“I would return to the kitchen, delay for some minutes and then take the cups, still hidden in another sufuria. The guests would ask me to leave and they would serve themselves,” she says, adding that Kenyatta and his comrades were so secretive that they would stop talking the moment she entered the room

“Those people were so secretive that I would not know anything of their discussions, “ she says. However, Kenyatta would exchange pleasantries with her. “Kenyatta was the only one with the courage to talk to me, calling me mundu wakwa (my person), she says. And with her husband Koinange having originated from the Maina clan in Murang’a, Kenyatta would refer to Mama Gathoni as “Maina’s wife”.

“Kenyatta would ask me lightheartedly, ‘Mutumia wa Maina, ni woka?’” (So you, Maina’s wife, have come?) I would answer in the affirmative and we would laugh. Kenyatta was a jovial person.”

“There was a lot of work of preparing food for all guests. Sometimes they would be about 20 of them at a go. I would not sleep until the guests had finished their work and eaten. And then early in the morning, I would be there again preparing their breakfast. Sometimes I used to fry eggs in advance so in the morning I would only warm them.”

Mama Gathoni says the office the Kenyatta group used to work from had been a small single room. But as the number of members grew, the wall separating two rooms was demolished to create one bigger room. The room has remained that way to date.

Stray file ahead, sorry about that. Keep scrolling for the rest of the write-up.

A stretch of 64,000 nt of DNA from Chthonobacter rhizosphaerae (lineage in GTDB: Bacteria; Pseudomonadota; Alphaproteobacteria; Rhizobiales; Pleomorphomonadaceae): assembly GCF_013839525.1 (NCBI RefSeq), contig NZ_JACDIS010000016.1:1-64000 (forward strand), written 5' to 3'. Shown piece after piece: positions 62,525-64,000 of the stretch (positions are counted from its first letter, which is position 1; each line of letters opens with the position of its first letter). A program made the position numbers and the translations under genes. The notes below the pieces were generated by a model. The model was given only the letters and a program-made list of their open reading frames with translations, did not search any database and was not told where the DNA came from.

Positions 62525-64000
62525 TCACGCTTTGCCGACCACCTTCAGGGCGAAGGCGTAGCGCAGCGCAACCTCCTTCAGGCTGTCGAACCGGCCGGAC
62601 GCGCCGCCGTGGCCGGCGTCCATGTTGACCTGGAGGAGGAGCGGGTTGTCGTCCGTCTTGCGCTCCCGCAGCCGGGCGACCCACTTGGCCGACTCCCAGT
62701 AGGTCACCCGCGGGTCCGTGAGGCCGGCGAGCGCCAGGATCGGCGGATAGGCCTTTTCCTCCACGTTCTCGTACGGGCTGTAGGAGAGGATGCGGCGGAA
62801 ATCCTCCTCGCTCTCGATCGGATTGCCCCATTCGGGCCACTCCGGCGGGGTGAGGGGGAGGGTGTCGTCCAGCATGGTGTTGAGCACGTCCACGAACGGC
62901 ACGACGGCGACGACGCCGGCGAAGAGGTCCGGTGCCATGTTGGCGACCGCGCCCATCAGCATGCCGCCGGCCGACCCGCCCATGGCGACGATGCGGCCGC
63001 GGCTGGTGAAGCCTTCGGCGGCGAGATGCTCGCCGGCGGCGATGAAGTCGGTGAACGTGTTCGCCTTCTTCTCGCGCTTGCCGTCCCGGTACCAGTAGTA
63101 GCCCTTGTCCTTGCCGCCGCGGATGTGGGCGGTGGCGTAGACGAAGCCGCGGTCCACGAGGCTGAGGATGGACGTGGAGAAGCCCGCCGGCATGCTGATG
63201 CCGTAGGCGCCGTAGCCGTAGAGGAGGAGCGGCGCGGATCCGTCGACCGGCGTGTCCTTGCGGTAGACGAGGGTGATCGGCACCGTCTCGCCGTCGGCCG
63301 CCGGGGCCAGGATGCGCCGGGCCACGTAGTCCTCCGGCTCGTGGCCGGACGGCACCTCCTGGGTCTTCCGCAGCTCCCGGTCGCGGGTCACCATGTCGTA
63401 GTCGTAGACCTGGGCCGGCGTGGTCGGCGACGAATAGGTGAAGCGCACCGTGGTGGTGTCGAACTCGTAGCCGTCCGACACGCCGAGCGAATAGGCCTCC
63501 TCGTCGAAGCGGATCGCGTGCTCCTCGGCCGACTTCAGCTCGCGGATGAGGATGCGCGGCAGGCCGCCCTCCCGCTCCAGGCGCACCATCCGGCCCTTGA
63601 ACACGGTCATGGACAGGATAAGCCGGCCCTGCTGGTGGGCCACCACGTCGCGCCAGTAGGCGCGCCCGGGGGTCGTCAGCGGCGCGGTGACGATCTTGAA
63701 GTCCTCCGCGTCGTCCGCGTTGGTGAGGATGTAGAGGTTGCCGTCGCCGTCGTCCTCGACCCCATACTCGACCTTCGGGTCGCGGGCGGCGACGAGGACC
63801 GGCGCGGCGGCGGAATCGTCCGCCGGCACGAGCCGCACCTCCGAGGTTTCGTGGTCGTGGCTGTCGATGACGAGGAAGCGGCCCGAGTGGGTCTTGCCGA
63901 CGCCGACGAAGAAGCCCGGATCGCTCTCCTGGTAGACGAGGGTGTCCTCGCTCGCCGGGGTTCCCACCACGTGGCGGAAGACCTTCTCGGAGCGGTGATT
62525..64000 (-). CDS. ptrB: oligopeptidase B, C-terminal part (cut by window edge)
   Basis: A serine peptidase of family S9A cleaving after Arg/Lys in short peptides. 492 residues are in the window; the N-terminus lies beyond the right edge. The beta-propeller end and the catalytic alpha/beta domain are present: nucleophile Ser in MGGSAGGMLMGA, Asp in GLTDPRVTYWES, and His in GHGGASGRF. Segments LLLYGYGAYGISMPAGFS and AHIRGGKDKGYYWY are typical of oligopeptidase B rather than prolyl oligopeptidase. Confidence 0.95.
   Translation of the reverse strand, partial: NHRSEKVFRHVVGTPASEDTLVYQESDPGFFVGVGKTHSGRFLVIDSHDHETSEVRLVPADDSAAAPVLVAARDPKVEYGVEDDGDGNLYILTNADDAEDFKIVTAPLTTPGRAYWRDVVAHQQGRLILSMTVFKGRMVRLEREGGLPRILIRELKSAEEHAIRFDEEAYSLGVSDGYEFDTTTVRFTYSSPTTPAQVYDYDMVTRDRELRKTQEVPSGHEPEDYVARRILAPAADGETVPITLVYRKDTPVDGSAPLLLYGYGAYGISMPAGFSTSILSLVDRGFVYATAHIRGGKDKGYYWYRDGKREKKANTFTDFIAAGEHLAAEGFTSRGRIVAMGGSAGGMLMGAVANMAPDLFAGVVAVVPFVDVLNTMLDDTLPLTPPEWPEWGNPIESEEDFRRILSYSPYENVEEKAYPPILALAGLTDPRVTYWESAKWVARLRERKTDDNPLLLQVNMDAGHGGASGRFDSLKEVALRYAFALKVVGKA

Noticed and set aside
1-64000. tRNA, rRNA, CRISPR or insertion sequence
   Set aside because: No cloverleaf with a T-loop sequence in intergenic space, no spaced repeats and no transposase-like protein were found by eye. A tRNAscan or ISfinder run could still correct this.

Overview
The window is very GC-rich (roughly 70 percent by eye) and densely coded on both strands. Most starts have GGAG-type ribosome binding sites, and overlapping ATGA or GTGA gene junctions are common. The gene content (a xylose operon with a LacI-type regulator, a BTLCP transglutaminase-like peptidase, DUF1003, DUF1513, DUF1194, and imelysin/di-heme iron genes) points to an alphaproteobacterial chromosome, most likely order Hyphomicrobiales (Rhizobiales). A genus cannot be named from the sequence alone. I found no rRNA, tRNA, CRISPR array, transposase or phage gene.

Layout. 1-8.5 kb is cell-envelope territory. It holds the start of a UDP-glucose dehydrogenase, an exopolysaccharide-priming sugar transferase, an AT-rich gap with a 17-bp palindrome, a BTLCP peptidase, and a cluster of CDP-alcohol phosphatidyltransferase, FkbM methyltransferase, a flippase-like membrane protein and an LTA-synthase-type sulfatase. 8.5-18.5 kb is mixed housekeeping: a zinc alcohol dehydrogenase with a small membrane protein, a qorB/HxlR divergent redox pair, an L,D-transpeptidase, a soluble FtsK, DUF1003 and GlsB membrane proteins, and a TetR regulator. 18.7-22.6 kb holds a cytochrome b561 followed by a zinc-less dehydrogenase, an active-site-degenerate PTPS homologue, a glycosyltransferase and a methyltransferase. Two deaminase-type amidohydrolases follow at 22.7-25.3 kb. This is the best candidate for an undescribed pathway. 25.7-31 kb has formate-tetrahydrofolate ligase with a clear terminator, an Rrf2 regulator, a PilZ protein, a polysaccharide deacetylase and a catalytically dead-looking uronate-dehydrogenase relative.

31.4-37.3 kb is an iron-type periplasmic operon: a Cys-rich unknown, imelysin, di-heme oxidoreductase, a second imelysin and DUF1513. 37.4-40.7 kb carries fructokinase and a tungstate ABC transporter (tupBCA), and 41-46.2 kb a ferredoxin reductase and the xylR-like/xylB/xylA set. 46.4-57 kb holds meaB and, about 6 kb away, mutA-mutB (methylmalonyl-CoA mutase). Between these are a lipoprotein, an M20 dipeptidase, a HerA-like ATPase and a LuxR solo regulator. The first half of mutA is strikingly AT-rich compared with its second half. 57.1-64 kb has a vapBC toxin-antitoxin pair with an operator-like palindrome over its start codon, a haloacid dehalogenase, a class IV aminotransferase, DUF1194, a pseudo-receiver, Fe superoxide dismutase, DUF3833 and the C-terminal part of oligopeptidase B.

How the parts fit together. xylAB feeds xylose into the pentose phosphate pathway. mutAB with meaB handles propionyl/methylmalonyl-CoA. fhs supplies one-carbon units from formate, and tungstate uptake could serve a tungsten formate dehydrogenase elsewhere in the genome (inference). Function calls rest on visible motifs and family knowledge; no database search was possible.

Mama Gathoni was Koinange’s fifth wife. The first was Mariamu Wambui, who was the mother of Kenyatta’s third wife Grace Mitundu, the mother of Jane, Uhuru’s stepsister (see photo on page 2). Wambui was also the mother of Mbiyu, who would become Kiambaa MP and an influential minister in the Kenyatta government. Koinange’s second wife was Julia Njeri, followed by Joyce Wanjiru and Phylis Wambui, while the last and youngest was Beatrice Gataa.

Apart from Kenyatta, Kubai, and Karumba, Koinange’s many guests included chiefs and senior chiefs from Kiambaa, Murang’a and Kiambu. Those from Kiambu were Senior Chief Waruhiu wa Kung’u (whose daylight murder on October 7, 1952 forced the colonial government to declare a State of Emergency on October 20), Makimei wa Kuria, Waruiru wa Mukui and Mbira Githehu. Others included Njiriri wa Karanja and Muriranja from Murang’a, Wambugu Mathangani and Muhoya Kagumba from Nyeri.

Koinange Street

The old woman believes Mzee Kenyatta became the president partly due to the early leadership grooming he received from Koinange. And as if to reward the Koinange family for the role the patriarch played in helping him rise to power, Kenyatta appointed his brother-in-law Mbiyu Minister of State, where he would become a powerful member of the Kenyatta kitchen Cabinet.

President Kenyatta would also appoint Koinange’s son Charles Karuga to the Civil Service, where he became a provincial commissioner. Mama Gathoni’s last-born daughter Grace Wanjiru would also recruited into the police force and attached to the presidential guard.

In addition, a road in Nairobi’s central business district was named Koinange Street (below) in honour of the ex-senior chief.